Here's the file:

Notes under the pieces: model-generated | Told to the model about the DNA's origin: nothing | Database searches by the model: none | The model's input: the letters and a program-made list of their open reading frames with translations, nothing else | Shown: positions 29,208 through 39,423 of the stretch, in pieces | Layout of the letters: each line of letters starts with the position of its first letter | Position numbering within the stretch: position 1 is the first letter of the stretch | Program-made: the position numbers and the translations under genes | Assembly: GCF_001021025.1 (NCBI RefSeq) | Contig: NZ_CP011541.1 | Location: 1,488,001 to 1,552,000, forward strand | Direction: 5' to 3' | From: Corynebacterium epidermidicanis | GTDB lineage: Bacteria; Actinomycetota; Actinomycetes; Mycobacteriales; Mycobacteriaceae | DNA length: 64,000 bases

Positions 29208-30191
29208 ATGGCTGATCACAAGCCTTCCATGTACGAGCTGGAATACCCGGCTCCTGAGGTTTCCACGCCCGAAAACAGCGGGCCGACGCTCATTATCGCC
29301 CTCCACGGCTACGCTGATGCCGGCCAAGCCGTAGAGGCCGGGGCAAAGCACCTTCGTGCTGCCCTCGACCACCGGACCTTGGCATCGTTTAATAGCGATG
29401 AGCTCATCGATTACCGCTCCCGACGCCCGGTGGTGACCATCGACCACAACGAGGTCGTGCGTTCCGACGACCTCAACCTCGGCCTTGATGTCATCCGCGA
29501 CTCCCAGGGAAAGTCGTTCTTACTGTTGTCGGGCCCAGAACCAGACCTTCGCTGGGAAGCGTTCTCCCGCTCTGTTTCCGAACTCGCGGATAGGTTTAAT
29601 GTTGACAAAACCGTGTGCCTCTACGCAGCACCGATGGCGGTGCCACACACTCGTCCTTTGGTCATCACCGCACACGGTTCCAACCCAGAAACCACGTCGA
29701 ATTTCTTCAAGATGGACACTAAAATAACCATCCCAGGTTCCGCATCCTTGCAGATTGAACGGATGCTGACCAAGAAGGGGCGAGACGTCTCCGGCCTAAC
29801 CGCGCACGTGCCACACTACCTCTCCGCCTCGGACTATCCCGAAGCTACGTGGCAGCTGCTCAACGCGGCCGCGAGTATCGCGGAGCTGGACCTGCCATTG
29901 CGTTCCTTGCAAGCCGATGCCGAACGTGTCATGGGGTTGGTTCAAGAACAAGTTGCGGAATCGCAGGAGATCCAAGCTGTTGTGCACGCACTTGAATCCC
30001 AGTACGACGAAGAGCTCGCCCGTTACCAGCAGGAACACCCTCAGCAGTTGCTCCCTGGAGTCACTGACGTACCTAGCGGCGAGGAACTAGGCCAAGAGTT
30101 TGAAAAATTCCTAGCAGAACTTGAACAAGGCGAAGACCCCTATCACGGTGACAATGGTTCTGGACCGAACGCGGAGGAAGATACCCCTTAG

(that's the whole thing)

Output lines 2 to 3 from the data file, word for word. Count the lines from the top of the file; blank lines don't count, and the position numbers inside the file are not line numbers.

Positions 29208-30191
29208 ATGGCTGATCACAAGCCTTCCATGTACGAGCTGGAATACCCGGCTCCTGAGGTTTCCACGCCCGAAAACAGCGGGCCGACGCTCATTATCGCC